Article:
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Old 16th Jul 2017, 16:44   #6 (permalink)
 
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JAJ Excellent.

PN The issue will lie with the Defence Scientific Advisory Council, who report to Secy of State. Their March 2004 report that led to the aborted contract I mentioned postulated Ammonia Borane Fuel Cells as the ultimate solution in a 3-phase, long term R&D programme. As I said, the Chosen One didn't get past phase 1. Not by coincidence, the same year (2006) saw the total recall and destruction order on Li-Ion radio batteries, which contributed to so many deaths. Same company. I suspect you are right. We need to look outside the traditional MoD suppliers. Some are many years ahead.
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Old 16th Jul 2017, 17:47   #7 (permalink)
 
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Lithium Ion Batteries can only fly with a 30% charge, not good if you want to use it straight away. Lithium Metals Batteries the ALARP police wouldn't let anyone on the same aircraft.
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Old 16th Jul 2017, 18:06   #8 (permalink)
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The other determining factor is the old "battlefield fuel" chestnut, whereby our allies try to achieve interoperability, and share resources; despite perpetual failure to agree such strategies
I've seen the number of adapters STANAVFORLANT needed for sharing fuel, God alone knows how many adapters the army would have to carry around to share electric power sockets worldwide in 2 and 3 phase let alone dedicated proprietory electric charging points....
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Old 16th Jul 2017, 19:52   #9 (permalink)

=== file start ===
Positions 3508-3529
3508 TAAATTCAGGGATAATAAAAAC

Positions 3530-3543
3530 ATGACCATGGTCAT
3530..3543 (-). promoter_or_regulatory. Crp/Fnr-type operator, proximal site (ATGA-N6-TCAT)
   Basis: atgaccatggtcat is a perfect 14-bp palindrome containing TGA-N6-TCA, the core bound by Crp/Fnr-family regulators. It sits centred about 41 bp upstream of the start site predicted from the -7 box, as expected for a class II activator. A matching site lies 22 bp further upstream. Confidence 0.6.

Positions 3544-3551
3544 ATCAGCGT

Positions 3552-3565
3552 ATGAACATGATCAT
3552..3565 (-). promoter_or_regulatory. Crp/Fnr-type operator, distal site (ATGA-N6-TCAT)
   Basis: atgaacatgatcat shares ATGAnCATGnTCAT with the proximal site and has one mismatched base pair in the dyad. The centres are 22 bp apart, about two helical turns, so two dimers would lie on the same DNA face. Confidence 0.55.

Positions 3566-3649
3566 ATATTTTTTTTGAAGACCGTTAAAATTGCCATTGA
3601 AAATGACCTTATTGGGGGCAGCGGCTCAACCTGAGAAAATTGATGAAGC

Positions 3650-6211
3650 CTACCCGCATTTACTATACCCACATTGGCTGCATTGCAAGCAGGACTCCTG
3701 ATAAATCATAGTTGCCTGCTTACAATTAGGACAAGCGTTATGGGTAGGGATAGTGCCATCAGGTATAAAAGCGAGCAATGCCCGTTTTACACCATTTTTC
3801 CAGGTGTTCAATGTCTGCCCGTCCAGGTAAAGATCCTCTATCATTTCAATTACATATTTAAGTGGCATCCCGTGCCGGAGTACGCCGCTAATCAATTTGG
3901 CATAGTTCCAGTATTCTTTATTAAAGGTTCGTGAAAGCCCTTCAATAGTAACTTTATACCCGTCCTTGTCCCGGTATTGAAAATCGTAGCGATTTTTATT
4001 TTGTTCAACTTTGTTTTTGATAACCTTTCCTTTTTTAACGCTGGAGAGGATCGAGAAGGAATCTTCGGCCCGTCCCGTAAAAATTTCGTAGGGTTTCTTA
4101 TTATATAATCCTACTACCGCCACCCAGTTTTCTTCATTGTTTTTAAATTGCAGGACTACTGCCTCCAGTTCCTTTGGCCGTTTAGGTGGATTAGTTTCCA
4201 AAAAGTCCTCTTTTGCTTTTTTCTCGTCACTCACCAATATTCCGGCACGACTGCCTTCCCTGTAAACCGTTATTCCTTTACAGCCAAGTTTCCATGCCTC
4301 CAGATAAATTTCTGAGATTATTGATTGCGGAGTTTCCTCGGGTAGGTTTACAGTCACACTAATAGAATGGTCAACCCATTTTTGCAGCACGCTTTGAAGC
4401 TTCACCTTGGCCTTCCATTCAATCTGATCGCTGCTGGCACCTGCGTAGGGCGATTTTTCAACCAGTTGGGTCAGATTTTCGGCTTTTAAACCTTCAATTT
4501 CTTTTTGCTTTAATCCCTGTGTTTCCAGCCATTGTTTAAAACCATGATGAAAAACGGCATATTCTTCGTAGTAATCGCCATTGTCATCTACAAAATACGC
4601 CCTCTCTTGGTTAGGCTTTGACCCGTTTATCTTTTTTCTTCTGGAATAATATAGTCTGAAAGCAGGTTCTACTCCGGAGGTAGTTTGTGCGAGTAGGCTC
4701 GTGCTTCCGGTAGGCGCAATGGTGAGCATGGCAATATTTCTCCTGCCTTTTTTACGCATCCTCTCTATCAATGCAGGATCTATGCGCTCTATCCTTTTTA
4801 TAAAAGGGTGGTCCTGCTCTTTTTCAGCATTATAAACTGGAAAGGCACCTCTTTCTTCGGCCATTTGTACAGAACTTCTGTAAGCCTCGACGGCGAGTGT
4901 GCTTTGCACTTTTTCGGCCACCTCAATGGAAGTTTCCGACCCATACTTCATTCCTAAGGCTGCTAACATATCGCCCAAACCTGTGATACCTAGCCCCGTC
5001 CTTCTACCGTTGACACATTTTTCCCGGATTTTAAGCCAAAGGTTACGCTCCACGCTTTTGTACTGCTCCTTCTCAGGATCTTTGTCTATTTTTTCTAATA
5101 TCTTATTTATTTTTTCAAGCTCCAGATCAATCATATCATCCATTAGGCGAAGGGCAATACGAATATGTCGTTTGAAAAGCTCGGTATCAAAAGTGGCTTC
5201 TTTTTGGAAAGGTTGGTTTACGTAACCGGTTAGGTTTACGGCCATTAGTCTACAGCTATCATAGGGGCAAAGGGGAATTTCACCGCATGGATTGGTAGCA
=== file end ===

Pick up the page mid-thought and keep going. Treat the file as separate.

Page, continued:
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Silly me, I forgot the military runs on power point, death by power point Tec, who needs petrol.
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Old 16th Jul 2017, 23:10   #10 (permalink)
 
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QinetiQ built a hybrid off-road truck demonstrator a bit like an Alvis Stalwart. Claimed advantages were simpler transmission (a motor in each wheel), and reduced thermal and noise signatures. Short range movements could be made on batteries alone, with claimed reduced risk of detection.



https://www.qinetiq.com/news/2016/08...rpa-investment

The Navy has had electric vehicles, AKA submarines, for over a century, and now electric surface vessels in the shape of Type 45 destroyers, although the latter do seem to have got off to a bit of an inauspicious start.

Aircraft-wise, Desert Hawk and in the near future, Zephyr are the trend setters.
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Old 17th Jul 2017, 04:46   #11 (permalink)
 
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Mechta